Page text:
ROS1 rearrangements in lung adenocarcinoma: prognostic impact, therapeutic options and genetic variability.

Scheffler M, Schultheis A, Teixido C, Michels S, Morales-Espinosa D, Viteri S, Hartmann W, Merkelbach-Bruse S, Fischer R, Schildhaus HU, Fassunke J, Sebastian M, Serke M, Kaminsky B, Randerath W, Gerigk U, Ko YD, Krüger S, Schnell R, Rothe A, Kropf-Sanchen C, Heukamp L, Rosell R, Büttner R, Wolf J - Oncotarget (2015)

(A)ROS1-rearranged case with clear split signals and additional green signals(B)ROS1-rearranged case with primarily additional green signals and few clear split signals. (C)ROS1-rearranged case with only additional green signals indicating an unbalanced translocation.
© Copyright Policy - open-access
Related In: Results  -  Collection

License
Show All Figures
getmorefigures.php?uid=PMC4496376&req=5

Figure 1: (A)ROS1-rearranged case with clear split signals and additional green signals(B)ROS1-rearranged case with primarily additional green signals and few clear split signals. (C)ROS1-rearranged case with only additional green signals indicating an unbalanced translocation.
Mentions: ROS1 status was evaluable in 1035 out of 1137 (91.0%) patients, whereof 19 patients (1.8%) had a ROS1 rearrangement. ROS1 signals were homogeneously distributed in all analyzed tumors. The amount of cells showing aberrant signals ranged between 23% and 100% (mean 66%, median 67%). In all rearranged cases we observed an even signal distribution over the entire tumor with no “hot spot” areas. However, among different rearranged tumors, we observed a certain variation in the signal patterns. Some tumors showed only additional 3′ signals with no or few split signals, indicating an unbalanced translocation. In contrast, other tumors showed a homogenous split signal pattern in all tumor cells (see Figure 1).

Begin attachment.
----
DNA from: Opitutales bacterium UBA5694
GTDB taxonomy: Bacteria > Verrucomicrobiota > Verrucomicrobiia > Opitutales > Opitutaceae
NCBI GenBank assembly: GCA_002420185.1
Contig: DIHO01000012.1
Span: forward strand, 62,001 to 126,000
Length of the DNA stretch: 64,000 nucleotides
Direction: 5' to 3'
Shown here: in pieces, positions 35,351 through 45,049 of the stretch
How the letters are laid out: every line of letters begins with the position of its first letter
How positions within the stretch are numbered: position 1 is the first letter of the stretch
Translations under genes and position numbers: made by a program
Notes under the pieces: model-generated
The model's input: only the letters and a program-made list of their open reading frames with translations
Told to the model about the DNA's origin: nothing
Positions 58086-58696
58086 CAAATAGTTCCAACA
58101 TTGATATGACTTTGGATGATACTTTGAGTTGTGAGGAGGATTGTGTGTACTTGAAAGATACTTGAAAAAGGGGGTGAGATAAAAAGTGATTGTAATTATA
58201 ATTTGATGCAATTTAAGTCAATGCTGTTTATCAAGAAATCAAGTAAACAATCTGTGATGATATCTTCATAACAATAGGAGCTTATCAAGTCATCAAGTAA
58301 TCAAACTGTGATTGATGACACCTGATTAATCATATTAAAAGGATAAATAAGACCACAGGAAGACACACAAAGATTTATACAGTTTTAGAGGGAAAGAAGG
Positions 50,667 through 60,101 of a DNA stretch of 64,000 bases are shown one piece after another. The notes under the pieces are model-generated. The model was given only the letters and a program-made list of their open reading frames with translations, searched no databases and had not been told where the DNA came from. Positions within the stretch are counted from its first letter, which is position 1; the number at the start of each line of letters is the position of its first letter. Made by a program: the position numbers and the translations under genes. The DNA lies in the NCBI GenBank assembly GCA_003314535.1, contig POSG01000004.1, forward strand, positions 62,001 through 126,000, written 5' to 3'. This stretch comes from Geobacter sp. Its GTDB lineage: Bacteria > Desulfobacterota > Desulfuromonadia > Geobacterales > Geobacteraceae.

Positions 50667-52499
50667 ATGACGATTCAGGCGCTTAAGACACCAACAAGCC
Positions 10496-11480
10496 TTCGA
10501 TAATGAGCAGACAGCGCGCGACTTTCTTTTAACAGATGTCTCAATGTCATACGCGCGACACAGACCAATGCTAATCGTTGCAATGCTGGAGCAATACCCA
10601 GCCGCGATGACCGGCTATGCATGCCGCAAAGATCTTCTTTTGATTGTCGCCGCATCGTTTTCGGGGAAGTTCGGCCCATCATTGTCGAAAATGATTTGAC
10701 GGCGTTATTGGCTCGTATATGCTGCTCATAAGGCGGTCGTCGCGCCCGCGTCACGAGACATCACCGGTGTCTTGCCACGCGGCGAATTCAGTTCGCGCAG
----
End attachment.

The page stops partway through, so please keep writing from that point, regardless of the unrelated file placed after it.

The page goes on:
Bottom Line: Overall survival (OS) was compared with genetically defined subgroups of ROS1-negative patients. 19 patients of 1035 evaluable (1.8%) had ROS1-rearrangement.Ten patients with ROS1-rearrangement (52.6%) harbored additional aberrations.ROS1-rearangement is not only a predictive marker for response to crizotinib, but also seems to be the one of the best prognostic molecular markers in NSCLC reported so far.

View Article: PubMed Central - PubMed

Affiliation: Center for Integrated Oncology Köln Bonn, Cologne, Germany.

ABSTRACT

Background: While recent data show that crizotinib is highly effective in patients with ROS1 rearrangement, few data is available about the prognostic impact, the predictive value for different treatments, and the genetic heterogeneity of ROS1-positive patients.

Patients and methods: 1137 patients with adenocarcinoma of the lung were analyzed regarding their ROS1 status. In positive cases, next-generation sequencing (NGS) was performed. Clinical characteristics, treatments and outcome of these patients were assessed. Overall survival (OS) was compared with genetically defined subgroups of ROS1-negative patients.

Results: 19 patients of 1035 evaluable (1.8%) had ROS1-rearrangement. The median OS has not been reached. Stage IV patients with ROS1-rearrangement had the best OS of all subgroups (36.7 months, p < 0.001). 9 of 14 (64.2%) patients had at least one response to chemotherapy. Estimated mean OS for patients receiving chemotherapy and crizotinib was 5.3 years. Ten patients with ROS1-rearrangement (52.6%) harbored additional aberrations.

Conclusion: ROS1-rearangement is not only a predictive marker for response to crizotinib, but also seems to be the one of the best prognostic molecular markers in NSCLC reported so far. In stage IV patients, response to chemotherapy was remarkable high and overall survival was significantly better compared to other subgroups including EGFR-mutated and ALK-fusion-positive NSCLC.

No MeSH data available.


Related in: MedlinePlus